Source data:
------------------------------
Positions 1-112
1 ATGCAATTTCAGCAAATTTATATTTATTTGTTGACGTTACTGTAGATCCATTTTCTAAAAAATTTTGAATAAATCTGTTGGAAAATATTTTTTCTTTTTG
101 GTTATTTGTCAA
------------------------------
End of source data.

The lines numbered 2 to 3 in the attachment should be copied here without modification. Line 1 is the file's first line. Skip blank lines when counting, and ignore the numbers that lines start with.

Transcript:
1 ATGCAATTTCAGCAAATTTATATTTATTTGTTGACGTTACTGTAGATCCATTTTCTAAAAAATTTTGAATAAATCTGTTGGAAAATATTTTTTCTTTTTG
101 GTTATTTGTCAA